The Japan Aerospace Exploration Agency's Hayabusa2 mission has published its first scientific findings on the asteroid Ryugu – and has shown a series of surprises about the small, spinning stone.
Hayabusa2 is one of two missions currently visiting samples of asteroids near Earth and attempting to collect samples. His first observations have already shown that a Ryugu deviates from expectations: instead of a wet mass of differently shaped stones, it is a spinning heap of uniform debris with less water than expected. These new findings will help scientists write the story of this object, which now includes a phase of rapid rotation and a possibly chaotic birth of a parent.
Launched in December 2014, Hayabusa2 reached 900 meters (Asteroid Ryugu last summer, 2950 feet wide) and has since taken unbelievable pictures and only last month successfully (but quickly) to collect a sample Firing a tantalum orb in the asteroids and uprooting the resulting debris, it will soon launch an explosive on Ryugu to collect samples below the surface of the asteroid, while Hayabusa2 sang data as it fluttered around the rock, using it a spectrometer that measures the different wavelengths of near-infrared radiation reflected by the asteroid, a navigation camera, an infrared camera, a telescope and a laser altimeter
Scientists released results e present Ryugu's most comprehensive history at the 50th Lunar and Planetary Science Conference, Texas, and publish it in three articles in Science. Most astonishing was the fact that Ryugu shows relatively little water compared to the asteroid compared to the asteroid, said Koizi Kitazato, a professor at the Japanese University of Aizu, who works on the near-infrared spectrometer of Hayabusa2, said Gizmodo. These results indicate that Ryugu is blacker than coal and closely resembles the carbonaceous chondrites found on Earth, relatively rare carbonaceous meteorites whose internal structure has been altered by heat or shock. The results also suggest that the interior of Ryugu consists largely of rocks of equal size, possibly fragments that fell from a larger body in a collision with relatively little water.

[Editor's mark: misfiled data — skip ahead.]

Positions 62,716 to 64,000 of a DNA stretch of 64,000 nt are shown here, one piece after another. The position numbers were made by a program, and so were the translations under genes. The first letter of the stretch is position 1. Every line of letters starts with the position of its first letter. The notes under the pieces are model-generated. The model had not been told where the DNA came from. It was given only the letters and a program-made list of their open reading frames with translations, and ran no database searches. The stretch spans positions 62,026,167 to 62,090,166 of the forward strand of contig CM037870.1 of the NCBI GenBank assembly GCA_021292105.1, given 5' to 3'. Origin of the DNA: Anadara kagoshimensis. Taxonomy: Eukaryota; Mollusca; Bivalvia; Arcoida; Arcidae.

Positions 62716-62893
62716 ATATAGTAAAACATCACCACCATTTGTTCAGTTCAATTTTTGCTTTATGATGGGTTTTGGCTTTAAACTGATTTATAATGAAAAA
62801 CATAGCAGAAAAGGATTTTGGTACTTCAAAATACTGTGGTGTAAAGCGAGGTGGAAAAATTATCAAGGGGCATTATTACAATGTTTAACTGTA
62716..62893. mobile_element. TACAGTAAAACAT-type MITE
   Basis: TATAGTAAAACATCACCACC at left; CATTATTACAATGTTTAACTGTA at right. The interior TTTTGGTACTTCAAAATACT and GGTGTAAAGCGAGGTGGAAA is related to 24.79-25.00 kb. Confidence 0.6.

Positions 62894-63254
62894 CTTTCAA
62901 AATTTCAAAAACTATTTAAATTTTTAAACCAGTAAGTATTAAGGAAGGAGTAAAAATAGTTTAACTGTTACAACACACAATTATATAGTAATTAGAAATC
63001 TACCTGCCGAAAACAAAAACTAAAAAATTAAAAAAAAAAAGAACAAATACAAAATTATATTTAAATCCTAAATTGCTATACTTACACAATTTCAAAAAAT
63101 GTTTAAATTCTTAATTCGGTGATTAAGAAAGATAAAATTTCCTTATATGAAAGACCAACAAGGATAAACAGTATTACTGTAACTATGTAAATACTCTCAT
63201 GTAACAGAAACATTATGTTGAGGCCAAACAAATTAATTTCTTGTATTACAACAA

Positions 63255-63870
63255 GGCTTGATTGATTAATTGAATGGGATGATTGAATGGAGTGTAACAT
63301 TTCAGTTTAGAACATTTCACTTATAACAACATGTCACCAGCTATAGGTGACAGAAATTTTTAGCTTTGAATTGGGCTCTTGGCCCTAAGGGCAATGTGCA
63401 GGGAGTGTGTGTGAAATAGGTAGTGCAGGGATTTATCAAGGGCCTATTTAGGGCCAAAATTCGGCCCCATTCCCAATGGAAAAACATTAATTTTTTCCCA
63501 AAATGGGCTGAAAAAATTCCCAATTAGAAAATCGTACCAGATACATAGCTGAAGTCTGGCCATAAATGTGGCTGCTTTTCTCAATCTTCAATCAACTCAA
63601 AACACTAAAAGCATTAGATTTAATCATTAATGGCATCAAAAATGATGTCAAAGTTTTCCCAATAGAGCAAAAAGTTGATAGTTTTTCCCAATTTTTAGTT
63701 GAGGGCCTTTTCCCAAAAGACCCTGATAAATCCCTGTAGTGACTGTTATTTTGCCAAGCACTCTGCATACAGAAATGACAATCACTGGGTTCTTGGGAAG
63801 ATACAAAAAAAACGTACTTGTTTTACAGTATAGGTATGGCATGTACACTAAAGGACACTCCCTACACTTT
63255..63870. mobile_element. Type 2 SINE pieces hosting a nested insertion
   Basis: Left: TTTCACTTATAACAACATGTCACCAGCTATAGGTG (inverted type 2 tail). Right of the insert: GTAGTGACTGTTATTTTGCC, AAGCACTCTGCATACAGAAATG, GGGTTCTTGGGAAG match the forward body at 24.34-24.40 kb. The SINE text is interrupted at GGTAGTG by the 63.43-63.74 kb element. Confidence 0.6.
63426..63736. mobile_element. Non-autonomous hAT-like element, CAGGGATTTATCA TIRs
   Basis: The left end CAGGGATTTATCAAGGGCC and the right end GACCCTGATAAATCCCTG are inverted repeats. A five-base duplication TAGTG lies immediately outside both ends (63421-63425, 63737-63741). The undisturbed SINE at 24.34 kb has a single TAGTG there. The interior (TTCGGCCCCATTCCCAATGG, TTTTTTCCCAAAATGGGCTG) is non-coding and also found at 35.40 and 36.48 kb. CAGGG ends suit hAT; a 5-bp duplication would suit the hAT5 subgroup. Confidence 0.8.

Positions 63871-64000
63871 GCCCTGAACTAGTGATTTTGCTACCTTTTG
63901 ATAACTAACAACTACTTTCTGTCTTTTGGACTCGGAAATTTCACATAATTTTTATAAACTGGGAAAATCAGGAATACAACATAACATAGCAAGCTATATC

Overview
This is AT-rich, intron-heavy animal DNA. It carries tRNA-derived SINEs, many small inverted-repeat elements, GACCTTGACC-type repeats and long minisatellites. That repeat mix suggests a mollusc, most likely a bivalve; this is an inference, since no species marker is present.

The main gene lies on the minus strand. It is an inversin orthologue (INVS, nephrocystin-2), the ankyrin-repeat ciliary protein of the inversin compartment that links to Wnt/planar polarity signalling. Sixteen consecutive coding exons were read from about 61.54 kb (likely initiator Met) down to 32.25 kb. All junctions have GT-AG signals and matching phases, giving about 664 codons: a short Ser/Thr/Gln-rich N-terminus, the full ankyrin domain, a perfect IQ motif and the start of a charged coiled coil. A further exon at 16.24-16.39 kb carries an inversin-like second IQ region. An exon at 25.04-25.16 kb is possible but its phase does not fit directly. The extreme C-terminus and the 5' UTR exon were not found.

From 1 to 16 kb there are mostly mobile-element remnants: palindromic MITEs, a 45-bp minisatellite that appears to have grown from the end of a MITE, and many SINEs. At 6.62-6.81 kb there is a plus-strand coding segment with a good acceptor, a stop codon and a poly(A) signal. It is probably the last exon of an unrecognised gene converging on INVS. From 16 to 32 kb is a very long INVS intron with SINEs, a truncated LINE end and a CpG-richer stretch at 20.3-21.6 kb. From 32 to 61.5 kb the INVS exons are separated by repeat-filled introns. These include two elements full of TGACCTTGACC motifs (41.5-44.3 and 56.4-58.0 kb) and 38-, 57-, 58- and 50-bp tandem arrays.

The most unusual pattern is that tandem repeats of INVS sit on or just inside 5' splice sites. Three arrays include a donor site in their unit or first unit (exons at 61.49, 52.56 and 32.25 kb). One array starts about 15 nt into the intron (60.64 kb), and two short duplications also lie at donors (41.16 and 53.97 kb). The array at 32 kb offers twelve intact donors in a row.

Leave the observations of the surface and shape of the asteroid Its low density is only slightly higher than that of water or about it. That of coal is a porous heap of debris, its superficial form and the material that seems to be scattered around its surface, a time of fast spinning in its past, its surface also littered with many boulders is variable sizes up to 20 meters (65 feet) in diameter or more, in different colors.
The results suggest that each body, the Ryugu of A past experience of inner warming aborted, perhaps helping to understand the closeness of the formed solar system or the nature of this larger body.The results so far are also becoming contribute to Hayabusa2's researchers selecting a site for further sampling along the equatorial crest of the asteroid.
These are first results, which is why you see so many "suggestions" – "s" and "maybe" – but they bring with them exciting questions: Ryugu could tell the scientists how minerals are delivered from the asteroid belt to Earth Sei-ichiro Watanabe, the lead author of another newspaper and professor at Nagoya University in Japan, told Gizmodo, "It could tell us more about the history of the solar system." There's just a lot we do not know about asteroids And if the mission is successful, she'll bring back a piece of Ryugu for further investigation here on Earth – not the first time, but hopefully a larger sample than the first Hayabusa mission returned from Earth with 1500 dust grains asteroid Itokawa after some difficulties.
"Hayabusa2 will bring Ryugu samples back to Earth in 2020," Kitazato said. "We expect the Ant word on this question is obtained from the analysis of the Ryugu samples. "